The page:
For one weekend only, I had an only child.....

And it was not fun.

No, seriously, I really am built to handle more than one at a time. Or perhaps I am attuned to a more vocal child. Son Number 2 is a sweet and deep thinking, quiet person who enjoys explosions and a good dose of science. having just him without the voice of his elder bro is weird. He doesn't step up and talk louder. He just smiles a lot more. And getting him to say what he wants to see or do or eat can be next to impossible. Except pizza. He likes pizza.

So we had a family day out that was chosen for him but not by him. It has to be science-y based. It has to be interesting. It has to be a short drive away because although we had all day we didn't want to spend all day driving. Thanks to your lovely advice, we chose a secret nuclear bunker in the heart of the Cheshire countryside.


Hack Green Nuclear Bunker was built at the height of the Cold War fear of nuclear war and only decommissioned in 1993. It was one of a set of secret bunkers from which the UK government (or those that survived) could run the place afterwards. It had radio studios, dormitories, tracking systems and supplies enough to keep the staff safely out of harms way for a while. And now tourists visit for £8 a time. This is the link to Trip Advisor. It had been on my must do list for a few years. Having only my little scientist at home seemed like the best chance to test it out on him.

And it was interesting. I'm not old enough (thank God) to remember the 60's Cold War, but I do remember the 80's, and the very real fear that if Reagan and  Breshnev/Andropov kept on the way they were then nuclear war was a real possibility. Protect and Survive leaflets were made, programmes on TV showed people who had stocked up ready for the disaster and does anybody else remember being told to shelter under a door or table if the alarm goes off? It was scarey. For a young teenager, very scarey.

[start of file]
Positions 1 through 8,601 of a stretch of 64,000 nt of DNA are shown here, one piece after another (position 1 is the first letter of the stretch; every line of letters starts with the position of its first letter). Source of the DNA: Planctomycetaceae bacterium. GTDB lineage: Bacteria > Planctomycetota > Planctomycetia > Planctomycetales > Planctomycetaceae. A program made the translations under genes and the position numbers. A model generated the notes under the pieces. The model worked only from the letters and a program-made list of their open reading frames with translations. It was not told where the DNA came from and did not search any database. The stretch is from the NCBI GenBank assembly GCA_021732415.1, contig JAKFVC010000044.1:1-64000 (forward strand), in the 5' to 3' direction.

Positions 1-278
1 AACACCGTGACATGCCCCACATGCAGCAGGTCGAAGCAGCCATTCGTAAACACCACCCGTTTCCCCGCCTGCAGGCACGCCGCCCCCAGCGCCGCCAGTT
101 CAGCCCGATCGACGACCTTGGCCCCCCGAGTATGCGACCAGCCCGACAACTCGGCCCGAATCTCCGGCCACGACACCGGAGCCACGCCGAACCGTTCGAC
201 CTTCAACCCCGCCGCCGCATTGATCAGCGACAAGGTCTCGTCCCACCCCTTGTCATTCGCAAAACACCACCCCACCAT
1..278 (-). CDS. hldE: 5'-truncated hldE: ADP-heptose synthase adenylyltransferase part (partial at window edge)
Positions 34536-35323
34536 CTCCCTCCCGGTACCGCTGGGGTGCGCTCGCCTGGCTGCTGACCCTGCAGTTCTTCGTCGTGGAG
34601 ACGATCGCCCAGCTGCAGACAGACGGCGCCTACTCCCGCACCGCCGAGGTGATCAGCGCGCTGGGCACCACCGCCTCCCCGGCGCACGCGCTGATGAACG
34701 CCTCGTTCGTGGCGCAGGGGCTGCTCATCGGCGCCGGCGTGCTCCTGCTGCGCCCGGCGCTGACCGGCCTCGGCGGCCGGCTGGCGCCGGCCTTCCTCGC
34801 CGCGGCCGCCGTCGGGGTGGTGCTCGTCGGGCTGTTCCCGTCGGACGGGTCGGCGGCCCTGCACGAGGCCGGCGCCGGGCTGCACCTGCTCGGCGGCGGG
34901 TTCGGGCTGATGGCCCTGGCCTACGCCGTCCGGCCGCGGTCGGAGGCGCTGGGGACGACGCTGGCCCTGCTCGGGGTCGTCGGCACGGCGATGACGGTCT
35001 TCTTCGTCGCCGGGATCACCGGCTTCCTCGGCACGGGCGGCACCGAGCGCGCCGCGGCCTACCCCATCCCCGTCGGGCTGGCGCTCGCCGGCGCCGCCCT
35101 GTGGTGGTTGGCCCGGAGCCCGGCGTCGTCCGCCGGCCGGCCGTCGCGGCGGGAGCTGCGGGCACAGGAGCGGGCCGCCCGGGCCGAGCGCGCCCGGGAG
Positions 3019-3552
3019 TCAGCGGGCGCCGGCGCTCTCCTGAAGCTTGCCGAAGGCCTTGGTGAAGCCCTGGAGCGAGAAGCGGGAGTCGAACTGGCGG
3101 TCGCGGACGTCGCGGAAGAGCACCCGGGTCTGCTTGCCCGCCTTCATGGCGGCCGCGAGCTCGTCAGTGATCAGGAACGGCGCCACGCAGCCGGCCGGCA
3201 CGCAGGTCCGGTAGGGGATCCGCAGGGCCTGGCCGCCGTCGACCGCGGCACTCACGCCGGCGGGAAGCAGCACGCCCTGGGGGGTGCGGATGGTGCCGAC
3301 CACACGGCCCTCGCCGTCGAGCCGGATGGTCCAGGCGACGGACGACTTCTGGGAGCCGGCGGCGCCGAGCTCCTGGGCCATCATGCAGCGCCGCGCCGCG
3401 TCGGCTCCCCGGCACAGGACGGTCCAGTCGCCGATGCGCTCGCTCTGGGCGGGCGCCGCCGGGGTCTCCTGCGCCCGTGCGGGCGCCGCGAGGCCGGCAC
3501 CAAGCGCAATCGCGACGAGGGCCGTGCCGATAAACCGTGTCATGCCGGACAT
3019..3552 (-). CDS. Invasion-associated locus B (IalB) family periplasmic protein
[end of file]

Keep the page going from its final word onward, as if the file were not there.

And Hack Green has enough bits n bobs from the time, enough posters, leaflets, information, clips of Government advice programmes and clothing to give you chills down the back. It has information about what happened after Hiroshima and Nagasaki, a bunker with sound effects and flashing lights to simulate a strike and well enough quotes and thoughts of many people who must, now, be glad they never lived to see the desolation.


Worst of all/most striking of all/ scariest of all is the BBC programme, War Games made in 1965 and going into what would happen in the UK in the event of a nuclear attack. I lasted 10 minutes of the 45.  No wonder it was banned for 20 years. It was not nice.

But does this review make the place sound bad? I hope not. It was really interesting, like looking back on my past through a dirty lens. Things I have forgotten came back to me. I remembered what my Mum used to say; that she would rather go at once than last out with radiation sickness, and that she would hope we were altogether when it happened. I remembered trying to make a pact with God that He wouldn't let the nuclear strike happen until I'd had a chance to see The Empire Strikes Back all the way through. I remember reading Z for Zachariah and watching the TV version (Anthony Andrews) although I see a new film version is due to be released later this year.

I never joined CND, and I don't know now whether the situation in Russia is beginning to grow ever more cautious with the Ukraine and the return of ... well, unusual ways of killing people coming back. I know the nuclear genie is out of the bottle and cannot ever go back in, but I worry we will be living on the edge again, living in fear that something happens and in hope that it never will. That's my deep prayer, that the fear of what the war would do to civilisation is enough to stop anybody from unleashing the dogs of hell. Only a madman would.....



Comments